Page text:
“Since the county ordinance is in effect, anything in violation of that is illegal,” he said.
“I think it needs to be clear that there’s always been marijuana grown up here, but when the county said, ‘We’re not going to enforce the laws,’ That’s what Opal (Hellweg) said at the last AVMAC meeting, and they had it in the paper. That’s when everything blossomed,” Daryl Hosler said. “Because now the growers know, ‘Well, I don’t have to worry about 24 plants, they’re not going to come up here and enforce any of it.’”
He said the county needs to stop telling the public they are not able or willing to enforce certain laws, because that leads to the situation the community now has.
“I’m not opposed to people growing,” he said. “But I’m certainly opposed to the county saying publicly what laws get to be enforced.”
“I think we’re going to have a black market regardless of what we do,” George Hanian said. “But I am hoping we can put something together that is not too prohibitive, so they will want to work within the rules.”
The goal is to create a regulatory body to handle these difficult issues, Gomez-Krause said. Ordinance 925 could be amended to take into consideration the creation of an Anza cannabis district.
Definitions of certain terms were outlined. Canopy size was defined as greenhouse, indoor or outdoor cultivated square footage area and was deemed by all to need more research as to what the cultivators were actually doing. Plant numbers, sizes and harvests per year are all part of this equation.
Richard Ku said that he thought huge grows need to be limited due to their impact on the water supply.
Greenhouse permitting and the strain on the electrical grid were also discussed. Short agreed to supply data on the effect that the existing grows were having on the grid and on the permitting of new electrical service to wells to present at the next meeting.
The committee will attempt to quantify the number of existing grows in the area to study their effect on the communities.
“The only way you’re going to get buy-in from residents is that you have an impact today, and your regulations are going to lower the impact on the community by bringing people into compliance up to a certain amount and encourage that compliance and then work the enforcement issue,” Samuels said.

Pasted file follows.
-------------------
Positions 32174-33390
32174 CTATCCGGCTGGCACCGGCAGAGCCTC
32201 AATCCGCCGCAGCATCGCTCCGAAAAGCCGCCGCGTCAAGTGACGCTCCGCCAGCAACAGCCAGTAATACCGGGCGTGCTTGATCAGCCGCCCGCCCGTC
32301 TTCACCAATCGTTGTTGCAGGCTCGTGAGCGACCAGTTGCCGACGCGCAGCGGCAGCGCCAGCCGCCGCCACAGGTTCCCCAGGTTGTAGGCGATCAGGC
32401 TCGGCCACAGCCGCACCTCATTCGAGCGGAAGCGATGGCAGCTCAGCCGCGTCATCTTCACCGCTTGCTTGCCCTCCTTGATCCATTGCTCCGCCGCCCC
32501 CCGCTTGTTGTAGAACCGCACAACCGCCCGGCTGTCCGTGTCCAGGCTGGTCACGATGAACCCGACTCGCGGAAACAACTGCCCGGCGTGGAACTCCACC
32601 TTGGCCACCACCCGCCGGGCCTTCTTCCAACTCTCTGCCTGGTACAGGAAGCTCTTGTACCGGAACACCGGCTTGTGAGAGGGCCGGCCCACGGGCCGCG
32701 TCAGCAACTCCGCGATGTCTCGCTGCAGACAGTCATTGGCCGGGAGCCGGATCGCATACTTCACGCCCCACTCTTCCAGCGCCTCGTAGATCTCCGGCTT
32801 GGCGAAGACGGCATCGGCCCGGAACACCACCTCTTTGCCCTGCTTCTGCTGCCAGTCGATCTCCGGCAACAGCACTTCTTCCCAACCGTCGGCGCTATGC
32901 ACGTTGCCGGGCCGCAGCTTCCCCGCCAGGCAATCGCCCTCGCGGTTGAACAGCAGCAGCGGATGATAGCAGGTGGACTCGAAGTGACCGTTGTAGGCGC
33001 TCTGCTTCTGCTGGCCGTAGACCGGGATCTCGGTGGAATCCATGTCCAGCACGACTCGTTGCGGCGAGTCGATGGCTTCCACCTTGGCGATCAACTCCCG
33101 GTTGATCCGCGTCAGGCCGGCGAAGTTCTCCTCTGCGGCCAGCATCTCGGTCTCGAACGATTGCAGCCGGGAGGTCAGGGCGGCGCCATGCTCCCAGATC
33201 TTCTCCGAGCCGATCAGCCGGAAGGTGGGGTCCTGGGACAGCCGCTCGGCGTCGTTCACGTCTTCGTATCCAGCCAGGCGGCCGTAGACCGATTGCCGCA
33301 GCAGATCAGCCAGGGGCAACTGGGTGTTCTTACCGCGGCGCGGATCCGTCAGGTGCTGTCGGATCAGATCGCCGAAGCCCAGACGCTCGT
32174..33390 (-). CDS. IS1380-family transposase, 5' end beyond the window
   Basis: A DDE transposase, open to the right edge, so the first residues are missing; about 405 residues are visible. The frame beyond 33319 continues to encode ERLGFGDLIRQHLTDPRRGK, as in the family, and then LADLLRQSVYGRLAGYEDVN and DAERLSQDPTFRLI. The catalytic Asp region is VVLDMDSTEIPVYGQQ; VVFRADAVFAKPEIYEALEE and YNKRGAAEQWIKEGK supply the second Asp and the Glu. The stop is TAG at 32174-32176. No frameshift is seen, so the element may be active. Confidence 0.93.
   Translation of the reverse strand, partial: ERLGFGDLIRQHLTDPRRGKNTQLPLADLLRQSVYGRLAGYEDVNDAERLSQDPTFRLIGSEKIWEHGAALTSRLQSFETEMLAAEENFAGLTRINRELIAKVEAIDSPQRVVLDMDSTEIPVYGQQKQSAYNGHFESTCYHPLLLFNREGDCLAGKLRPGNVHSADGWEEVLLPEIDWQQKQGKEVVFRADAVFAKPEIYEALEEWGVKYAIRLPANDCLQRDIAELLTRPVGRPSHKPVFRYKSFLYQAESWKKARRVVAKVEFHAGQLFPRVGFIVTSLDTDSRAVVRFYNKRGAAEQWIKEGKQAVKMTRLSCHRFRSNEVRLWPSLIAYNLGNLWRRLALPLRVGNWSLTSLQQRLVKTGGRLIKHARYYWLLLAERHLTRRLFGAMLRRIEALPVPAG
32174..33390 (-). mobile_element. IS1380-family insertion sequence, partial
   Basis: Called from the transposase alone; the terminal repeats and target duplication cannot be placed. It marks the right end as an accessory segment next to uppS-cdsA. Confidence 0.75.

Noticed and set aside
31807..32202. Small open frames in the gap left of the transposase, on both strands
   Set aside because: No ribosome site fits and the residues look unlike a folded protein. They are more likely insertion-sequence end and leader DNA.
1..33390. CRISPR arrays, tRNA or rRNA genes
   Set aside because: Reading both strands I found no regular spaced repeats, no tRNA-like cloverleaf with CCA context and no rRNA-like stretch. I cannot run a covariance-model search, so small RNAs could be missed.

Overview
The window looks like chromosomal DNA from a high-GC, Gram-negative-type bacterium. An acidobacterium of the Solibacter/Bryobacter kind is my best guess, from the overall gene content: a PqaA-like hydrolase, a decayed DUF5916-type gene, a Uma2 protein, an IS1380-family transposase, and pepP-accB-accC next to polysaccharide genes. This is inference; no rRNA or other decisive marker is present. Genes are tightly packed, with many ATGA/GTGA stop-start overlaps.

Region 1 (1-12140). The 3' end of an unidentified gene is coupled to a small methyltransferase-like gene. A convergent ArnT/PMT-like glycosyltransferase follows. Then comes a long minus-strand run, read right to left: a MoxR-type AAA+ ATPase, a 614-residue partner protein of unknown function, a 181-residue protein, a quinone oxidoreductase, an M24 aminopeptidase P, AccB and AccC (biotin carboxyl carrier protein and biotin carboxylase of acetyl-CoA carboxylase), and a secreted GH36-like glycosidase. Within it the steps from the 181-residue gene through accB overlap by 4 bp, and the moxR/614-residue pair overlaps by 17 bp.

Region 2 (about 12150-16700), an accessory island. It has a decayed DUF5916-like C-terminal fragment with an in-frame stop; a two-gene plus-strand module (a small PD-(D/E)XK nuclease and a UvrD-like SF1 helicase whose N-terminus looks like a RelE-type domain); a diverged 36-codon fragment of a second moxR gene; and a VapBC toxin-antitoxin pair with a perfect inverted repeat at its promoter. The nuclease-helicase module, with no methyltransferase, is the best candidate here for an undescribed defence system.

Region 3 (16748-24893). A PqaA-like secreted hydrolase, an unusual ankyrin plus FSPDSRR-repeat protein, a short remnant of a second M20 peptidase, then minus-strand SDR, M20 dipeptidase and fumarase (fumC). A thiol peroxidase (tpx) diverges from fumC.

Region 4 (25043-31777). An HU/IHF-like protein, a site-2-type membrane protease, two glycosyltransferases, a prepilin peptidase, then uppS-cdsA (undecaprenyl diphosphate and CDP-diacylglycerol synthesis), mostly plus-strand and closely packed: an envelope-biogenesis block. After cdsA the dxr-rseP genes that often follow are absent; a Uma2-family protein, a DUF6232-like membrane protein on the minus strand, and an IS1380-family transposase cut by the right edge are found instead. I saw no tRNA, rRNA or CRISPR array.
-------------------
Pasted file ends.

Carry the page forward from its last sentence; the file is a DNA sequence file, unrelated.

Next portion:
Limiting cultivation sizes will also help alleviate the odor problem, according to Gomez-Krause.
Water usage will be carefully looked at by the committee, and as much study as possible will be done regarding this important matter. The quantification of water availability, possible metering and state Water Board permits will all be researched.
“How much water do cannabis plants use per square foot of canopy?” Gomez-Krause said.
It was suggested by Phil Canaday that approximately 6 gallons per plant per day was an average and a good starting point for continued research.
Giffin reminded the group about the ongoing water suit and the effect that additional water usage will have in this regard. His opinion was that the Water Board would make the larger farms quantify and meter their usage.
Waste is handled by the growers at this time by the transfer station. Gomez-Krause suggested mitigation of cannabis wastes such as spent soils, plant stalks, plastics and bags, as is done with other businesses. The transfer station is designed for residential use only, so this is an issue that warrants more investigation. Pesticide and fertilizer-nutrient waste is also of concern and will be studied in detail by the committee.
Economic liability encompassed the profitability of growing cannabis and providing a suitable living for the farmer. Kendall Steinmetz agreed to try to show some numbers for the price of doing cannabis business for the next meeting.
Short commented that large corporations may come in and buy out smaller enterprises, as was done to tobacco farmers years ago.